The Markets or The Mattress: Where Should You Put Your Money? (SPY, DIA, SPXU, RWM, SDS, IWM, VGK)

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January 24, 2012 11:44am NYSE:DIA NYSE:IWM

Keith Fitz-Gerald: The next 1,000 points on the Dow Jones Industrial Average (NYSEArca:DIA) in either direction are going to be determined by what happens in  two cities thousands of miles from our own shores… Athens and Berlin.

What’s more, the risks associated with Europe’s (NYSEArca:VGK) redemption,  or its failure, are more concentrated now than they were before the crisis  began.

There are two reasons: a) Europe won’t help itself and b) Wall  Street may still have $1  trillion or more in exposure to European problems.

What makes me crazy right now is that European chatter is what’s driving the markets.

Every sound bite from Europe is critical these days. Not  because there is anything relevant in the political babbling from financial ministers tasked with fixing this mess, but rather that there is a cascade of events that could take us in either direction.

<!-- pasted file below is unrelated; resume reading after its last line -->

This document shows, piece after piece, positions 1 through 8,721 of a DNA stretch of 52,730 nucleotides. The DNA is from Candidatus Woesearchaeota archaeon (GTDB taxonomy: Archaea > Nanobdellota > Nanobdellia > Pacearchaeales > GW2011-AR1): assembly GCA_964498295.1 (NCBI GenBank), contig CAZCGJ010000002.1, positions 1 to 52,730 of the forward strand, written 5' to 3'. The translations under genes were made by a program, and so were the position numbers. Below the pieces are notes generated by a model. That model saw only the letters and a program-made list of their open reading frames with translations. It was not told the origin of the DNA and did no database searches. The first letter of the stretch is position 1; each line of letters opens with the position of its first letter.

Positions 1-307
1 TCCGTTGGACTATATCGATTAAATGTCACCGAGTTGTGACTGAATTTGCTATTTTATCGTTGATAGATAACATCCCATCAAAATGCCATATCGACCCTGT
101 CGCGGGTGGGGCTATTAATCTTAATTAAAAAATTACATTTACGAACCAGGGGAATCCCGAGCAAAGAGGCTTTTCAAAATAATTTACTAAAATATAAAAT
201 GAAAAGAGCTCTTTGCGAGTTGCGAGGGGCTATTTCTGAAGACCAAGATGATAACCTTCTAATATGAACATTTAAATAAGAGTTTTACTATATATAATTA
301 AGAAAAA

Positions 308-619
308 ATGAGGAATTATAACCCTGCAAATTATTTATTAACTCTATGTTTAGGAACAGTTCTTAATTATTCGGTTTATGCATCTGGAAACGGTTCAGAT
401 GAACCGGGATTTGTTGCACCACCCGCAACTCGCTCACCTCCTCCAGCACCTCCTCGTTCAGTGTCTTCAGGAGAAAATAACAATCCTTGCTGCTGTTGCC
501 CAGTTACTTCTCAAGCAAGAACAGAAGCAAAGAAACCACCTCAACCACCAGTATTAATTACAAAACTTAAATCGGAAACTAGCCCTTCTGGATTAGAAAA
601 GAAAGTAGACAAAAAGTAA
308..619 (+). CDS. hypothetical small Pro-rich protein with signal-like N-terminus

Fix this mess and the markets will take off for a 1,000 point gain that will leave anybody who is on the sidelines hopelessly behind.

Fail and the markets could tank.

It certainly fits the pattern established in recent months. News leaks suggesting solutions  have brought on rallies, while negative leaks have caused a ripple effect that  has quickly dumped stocks into the hopper.

Yet, it’s not really the numbers that matter at the moment –  even with the Fed rumored to be considering another $1 trillion stimulus and reports that the European Central Bank (ECB) and International Monetary Fund (IMF) may be seeking as much as $600 billion each.

No. The market swings we are seeing are all about confidence  or, more specifically, the near complete lack thereof.

The Mattress vs. The Markets

A recent report from TrimTabs shows that checking and  savings accounts attracted eight-times the money that stock, bond and mutual  funds did from January to November 2011.

That is a whopping $889 billion that went under “the  mattresses” versus only $109 billion that went into the markets.